The Trudeau government has been campaigning aggressively for a seat on the Security Council, but its bid to win a place on the United Nations’ most powerful decision-making body later this month will be hampered by Canada’s decidedly anti-Palestinian voting record.
Despite claiming to support the “international rules based order,” the Trudeau government has voted against more than 50 resolutions upholding Palestinian rights. The extent to which the Liberals have mimicked the Stephen Harper Conservative’s position regarding General Assembly resolutions, which are little more than symbolic acts of solidarity with the long-beleaguered Palestinians, highlights the power of the Israeli lobby in Canada.
Together the United Jewish Appeal/Combined Jewish Appeal of Toronto, Montréal, Winnipeg, Windsor, Calgary, Edmonton, Hamilton, London, Ottawa, Vancouver and Atlantic Canada raise over $100 million annually and have about $1 billion in assets. For half a century UJA Toronto has organized an annual Walk with Israel and the Montréal branch organizes an annual Israel Day march. Many thousands march each year. The lobbying arm of the UJA/CJA, the Centre for Israel and Jewish Affairs has over 40 staff and a $10 million budget. In addition, B’nai B’rith has a handful of offices across the country. For its part, Friends of Simon Wiesenthal Center Canada’s budget is $7 to 10 million annually.
President Trump’s former Secretary of Defense James Mattis has taken umbrage with the current Secretary of Defense’s use of the term “battlespace” referring to a federal security crackdown to recent protest-inspired violence on U.S. city streets. And that’s not all.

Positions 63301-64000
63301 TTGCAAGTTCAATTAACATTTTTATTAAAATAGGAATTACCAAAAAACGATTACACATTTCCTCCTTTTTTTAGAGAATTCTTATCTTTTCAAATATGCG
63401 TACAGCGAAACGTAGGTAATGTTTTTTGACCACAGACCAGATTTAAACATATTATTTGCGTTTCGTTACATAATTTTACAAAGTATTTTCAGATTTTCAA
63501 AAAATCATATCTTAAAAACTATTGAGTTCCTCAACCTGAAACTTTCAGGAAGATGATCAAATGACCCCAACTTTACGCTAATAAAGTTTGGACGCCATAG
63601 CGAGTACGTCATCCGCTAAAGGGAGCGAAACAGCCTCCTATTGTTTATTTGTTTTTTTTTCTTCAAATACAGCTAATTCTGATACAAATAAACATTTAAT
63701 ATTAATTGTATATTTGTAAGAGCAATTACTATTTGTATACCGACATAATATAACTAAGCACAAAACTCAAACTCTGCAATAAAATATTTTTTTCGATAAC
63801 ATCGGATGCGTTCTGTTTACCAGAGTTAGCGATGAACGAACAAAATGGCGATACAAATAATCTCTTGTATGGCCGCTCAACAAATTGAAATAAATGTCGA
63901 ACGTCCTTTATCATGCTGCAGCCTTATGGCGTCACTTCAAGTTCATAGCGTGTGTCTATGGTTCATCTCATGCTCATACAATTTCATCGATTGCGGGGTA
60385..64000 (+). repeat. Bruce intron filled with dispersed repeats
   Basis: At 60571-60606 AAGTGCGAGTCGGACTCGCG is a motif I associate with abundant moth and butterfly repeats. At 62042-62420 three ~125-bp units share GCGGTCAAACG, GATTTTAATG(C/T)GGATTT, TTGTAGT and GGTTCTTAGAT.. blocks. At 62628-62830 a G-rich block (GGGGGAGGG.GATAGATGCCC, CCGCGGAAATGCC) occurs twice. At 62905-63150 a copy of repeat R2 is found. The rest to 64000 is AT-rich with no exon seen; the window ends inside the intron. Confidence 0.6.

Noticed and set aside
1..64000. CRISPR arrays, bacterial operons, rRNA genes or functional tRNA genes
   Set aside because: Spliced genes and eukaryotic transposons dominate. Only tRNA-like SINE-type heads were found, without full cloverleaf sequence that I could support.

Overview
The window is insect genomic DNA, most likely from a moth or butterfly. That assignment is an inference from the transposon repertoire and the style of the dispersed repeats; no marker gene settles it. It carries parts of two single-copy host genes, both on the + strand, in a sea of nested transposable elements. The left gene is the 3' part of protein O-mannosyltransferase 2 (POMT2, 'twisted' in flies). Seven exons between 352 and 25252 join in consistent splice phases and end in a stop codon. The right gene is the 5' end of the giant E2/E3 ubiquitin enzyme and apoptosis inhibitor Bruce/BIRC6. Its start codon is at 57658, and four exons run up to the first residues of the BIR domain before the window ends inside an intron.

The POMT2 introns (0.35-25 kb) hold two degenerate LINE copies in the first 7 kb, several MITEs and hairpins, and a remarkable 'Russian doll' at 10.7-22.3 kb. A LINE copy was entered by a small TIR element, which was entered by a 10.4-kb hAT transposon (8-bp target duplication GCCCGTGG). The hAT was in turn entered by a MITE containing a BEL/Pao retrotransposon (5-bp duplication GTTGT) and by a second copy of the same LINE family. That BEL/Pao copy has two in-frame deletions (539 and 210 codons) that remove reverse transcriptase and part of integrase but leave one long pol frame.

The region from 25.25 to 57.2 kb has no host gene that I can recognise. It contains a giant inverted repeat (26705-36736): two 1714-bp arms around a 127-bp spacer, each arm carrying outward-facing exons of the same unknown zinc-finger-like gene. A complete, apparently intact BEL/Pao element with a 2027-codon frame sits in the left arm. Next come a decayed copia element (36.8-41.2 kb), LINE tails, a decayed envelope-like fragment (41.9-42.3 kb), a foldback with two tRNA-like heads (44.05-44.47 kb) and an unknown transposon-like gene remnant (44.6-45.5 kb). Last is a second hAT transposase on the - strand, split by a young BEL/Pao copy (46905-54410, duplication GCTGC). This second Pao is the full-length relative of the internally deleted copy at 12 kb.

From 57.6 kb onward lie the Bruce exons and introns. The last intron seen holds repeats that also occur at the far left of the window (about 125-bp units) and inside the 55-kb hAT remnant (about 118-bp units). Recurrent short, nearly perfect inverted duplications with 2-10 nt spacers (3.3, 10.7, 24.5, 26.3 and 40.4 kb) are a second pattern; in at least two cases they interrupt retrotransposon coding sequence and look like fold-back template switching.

“When I joined the military, some 50 years ago, I swore an oath to support and defend the Constitution. Never did I dream that troops taking that same oath would be ordered under any circumstance to violate the Constitutional rights of their fellow citizens – much less to provide a bizarre photo op for the elected commander-in-chief, with military leadership standing alongside.”
He referred to reports yesterday that peaceful protesters around the White House – as well as media and Episcopal clergy – were forcibly removed with pepper balls, flash bangs and the aggressive use of plastic shields from the area to make way for the president’s photo op in front of St. John’s Episcopal Church. The county government of nearby Arlington, Virginia, was so incensed by the spectacle that they removed all of their police officers from the city by 8 p.m. that night.
The federal charge of “interfering with certain protective functions” levied against four members of the Embassy Protection Collective was formally dropped today in a hearing before Chief Judge Beryl A. Howell in US District Court. The four defendants are Adrienne Pine, David Paul, Kevin Zeese and Margaret Flowers. They were arrested on May 16 2019 when federal police raided the Venezuelan Embassy in violation of the Vienna Convention, which requires host countries to protect embassies and restricts them from entering without permission from the sovereign government.